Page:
I have the pleasure of coming up with a wine list for a fine dining steakhouse in Lancaster, Pennsylvania. This is my first opportunity to do so and I want to do it right and impress! So my question for all of you, what is your absolute number one wine that needs to be on that list. Steak sauce add ons will include au poive, portuguese inspired chimichurri, brandy braised crab, nebbiolo demi. A focus will also be the marrow of the cow, featured in dishes and used to coat the steaks.There will be a rotating fish du jour option.I would just love to hear opinions from sommeliers around the world on what they think sells and works best in their restaurant. Thank you all so much, cheers!
I realize that is what people want, I've served at a fine dining steakhouse and everyone really does go for the Napa Cab, which isn't a bad thing! I was just interested in what other wines work for other sommeliers clientele. But I'm happy to see multiple Douro recommendations! I've been considering Aglianico
Torbreck's Runrig from Barossa Valley would pair beautifully with those rich savory flavors, and spicy sauces.
Recognizable, great and delicious.
I'd recommend playing to the crowd. You can talk about wine pairings till you're blue in the face, and people are still gonna order Caymus SS with their oysters. Yes, grower champagne would be sublime, but those type-A businessmen would sneer. Prisoner, Caymus, Rombauer, white zin, moscato, Cloudy bay... give the people what they want, and just be glad they're not drinking liquor only.
I agree. I'll post my list in the next couple of days and see if I get ripped apart or not lol
Adding on to the advice Zachary gave. You will be presenting to investors who will ultimately want to know how they will see a return on the money they have invested. Make sure to include a few talking points on projected sales, projected profit and how your program will help to achieve this end. You could also include where you see different tiers of price points to allow for staff training to increase up-selling, a mock spreadsheet showing a theoretical inventory which can demonstrate inventory turnover rate and which wines (or price points) will be the drivers towards the bottom line. Investors will listen more to numbers than labels.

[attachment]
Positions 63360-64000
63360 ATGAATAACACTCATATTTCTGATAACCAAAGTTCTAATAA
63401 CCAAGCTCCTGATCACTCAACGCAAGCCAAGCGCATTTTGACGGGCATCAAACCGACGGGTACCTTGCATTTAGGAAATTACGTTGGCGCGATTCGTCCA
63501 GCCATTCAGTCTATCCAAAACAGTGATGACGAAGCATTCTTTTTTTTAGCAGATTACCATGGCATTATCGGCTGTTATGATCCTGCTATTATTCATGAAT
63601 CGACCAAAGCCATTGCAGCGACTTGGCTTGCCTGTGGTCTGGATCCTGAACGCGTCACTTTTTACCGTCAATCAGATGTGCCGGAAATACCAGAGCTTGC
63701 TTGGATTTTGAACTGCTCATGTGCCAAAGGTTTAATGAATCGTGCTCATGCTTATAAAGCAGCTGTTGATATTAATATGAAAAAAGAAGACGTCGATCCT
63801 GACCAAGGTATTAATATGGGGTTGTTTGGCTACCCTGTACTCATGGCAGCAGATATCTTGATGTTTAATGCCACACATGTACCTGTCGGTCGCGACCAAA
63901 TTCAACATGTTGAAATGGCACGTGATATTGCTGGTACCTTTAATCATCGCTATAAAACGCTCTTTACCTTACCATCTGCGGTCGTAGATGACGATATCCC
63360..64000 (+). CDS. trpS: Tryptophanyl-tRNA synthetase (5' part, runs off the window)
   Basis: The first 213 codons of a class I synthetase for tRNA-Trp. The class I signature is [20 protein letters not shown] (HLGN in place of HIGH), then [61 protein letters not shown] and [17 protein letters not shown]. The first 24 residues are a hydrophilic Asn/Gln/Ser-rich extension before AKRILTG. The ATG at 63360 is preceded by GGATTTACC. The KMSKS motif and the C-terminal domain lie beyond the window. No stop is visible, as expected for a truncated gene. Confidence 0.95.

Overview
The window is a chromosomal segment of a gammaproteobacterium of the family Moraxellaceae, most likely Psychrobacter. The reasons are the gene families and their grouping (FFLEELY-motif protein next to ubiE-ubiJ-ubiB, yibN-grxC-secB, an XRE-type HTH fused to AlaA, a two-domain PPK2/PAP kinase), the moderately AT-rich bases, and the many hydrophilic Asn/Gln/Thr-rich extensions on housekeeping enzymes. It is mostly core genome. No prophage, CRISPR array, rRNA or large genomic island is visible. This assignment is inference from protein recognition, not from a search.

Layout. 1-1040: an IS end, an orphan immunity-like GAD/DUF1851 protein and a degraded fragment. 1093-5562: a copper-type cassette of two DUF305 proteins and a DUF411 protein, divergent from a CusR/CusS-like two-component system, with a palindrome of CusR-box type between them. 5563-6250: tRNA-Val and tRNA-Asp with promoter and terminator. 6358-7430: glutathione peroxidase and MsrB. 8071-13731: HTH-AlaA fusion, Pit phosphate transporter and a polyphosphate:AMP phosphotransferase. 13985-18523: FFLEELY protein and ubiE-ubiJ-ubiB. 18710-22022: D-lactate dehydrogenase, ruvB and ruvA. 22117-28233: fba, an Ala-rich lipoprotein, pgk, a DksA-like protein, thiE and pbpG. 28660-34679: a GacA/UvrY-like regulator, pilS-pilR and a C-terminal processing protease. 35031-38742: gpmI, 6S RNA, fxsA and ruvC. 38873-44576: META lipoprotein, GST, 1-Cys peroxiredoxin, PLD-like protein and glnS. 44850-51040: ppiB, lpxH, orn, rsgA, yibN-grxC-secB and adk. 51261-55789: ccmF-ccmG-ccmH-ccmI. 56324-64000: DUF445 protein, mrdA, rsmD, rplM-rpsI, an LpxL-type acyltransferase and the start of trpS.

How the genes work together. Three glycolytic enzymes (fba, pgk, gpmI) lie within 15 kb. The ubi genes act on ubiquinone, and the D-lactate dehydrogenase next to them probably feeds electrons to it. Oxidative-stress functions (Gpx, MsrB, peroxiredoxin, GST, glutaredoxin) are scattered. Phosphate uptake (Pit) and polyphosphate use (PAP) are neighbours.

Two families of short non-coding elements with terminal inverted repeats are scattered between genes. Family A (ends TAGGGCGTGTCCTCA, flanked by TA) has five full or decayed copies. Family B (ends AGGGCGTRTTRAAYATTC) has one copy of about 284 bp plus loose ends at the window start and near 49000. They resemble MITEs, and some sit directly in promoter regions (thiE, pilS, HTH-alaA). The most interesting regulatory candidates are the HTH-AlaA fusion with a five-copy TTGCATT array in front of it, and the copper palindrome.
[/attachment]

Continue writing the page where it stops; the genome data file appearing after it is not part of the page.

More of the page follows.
Thank you so much, great advice that I will utilize!
Also investors will most likely be the "type" of guests you will be seeing often - thats why you need the Jordan, Caymus, Shafer, Rombauer and Meiomi :-)
Yea Shafer hillside Select is I think in a steakhouse setting the most asked for of the "Very Prestigious" Cali Cabs that you have a good chance of being able to get. Harlan is more sought after but much more expensive and harder to buy, same for Screaming Eagle, Bryant..Shafer you can get your hands on..also maybe some Hobbs Beckstoffer cabs. Shafer also gets very high scores from parker, and other critics.
peri peri originated in africa, and south africa has some pretty bangin' wines too. just a thought
huge yes on the priorat call
I'm happy to help you. I know PA is a really tough market to build a great steakhouse list. I'm the wine director at Del Frisco's in Philly. Feel free to reach out to me.
Thank you! Will do. Right now I am in very beginner stages, but this is what we would like the list to look like as of now. We will probably shed about 10 from the list, and I am already making adjustments.
Cabernet Franc: 1 France (1)
Sparkling: Same as the glasses- 3
White: 7 $42-$98
Red: 9 $45-$99
Heavy Hitter: 8 $100-$500
If I may offer my two cents, having grown up in Eastern PA and now a resident in CA, even here it's hard to get people to try a VIognier and Torrentes. Especially Torrentes, which we even have trouble getting everyone to agree on one for tasting/study group that we all like. Also, throw a proper BTG champagne. You won't know how many people ask for it every day, like a Pol Roger, which is very nice, and fills that hole. Some people just need it, and more power to them.
I would also say on red BTG lose the Carmenere, Barbera, and Touriga. Again, hard sells, even in the Southern CA market. I personally would have at least 3 Cabs at different price points, and at least 2 if not 3 Pinots. I know some real Pinot hounds back there, who drink it like water.
Also, as odd as it sounds, look into the Finger Lakes, which is turning out some better and better wines, and I know a ton of people in and around Lancaster, Reading, Philly who take trips up there every summer. Pander to them a little and offer something to draw them all in.
But all in all, I think it's a good looking list to get going with!!!
Good luck, and I look forward to checking it when I get visit back home!
Kimberlin Baptista give Todd Shanks from the wine merchant a call, their list is great and he is knowledgeable to help with the list..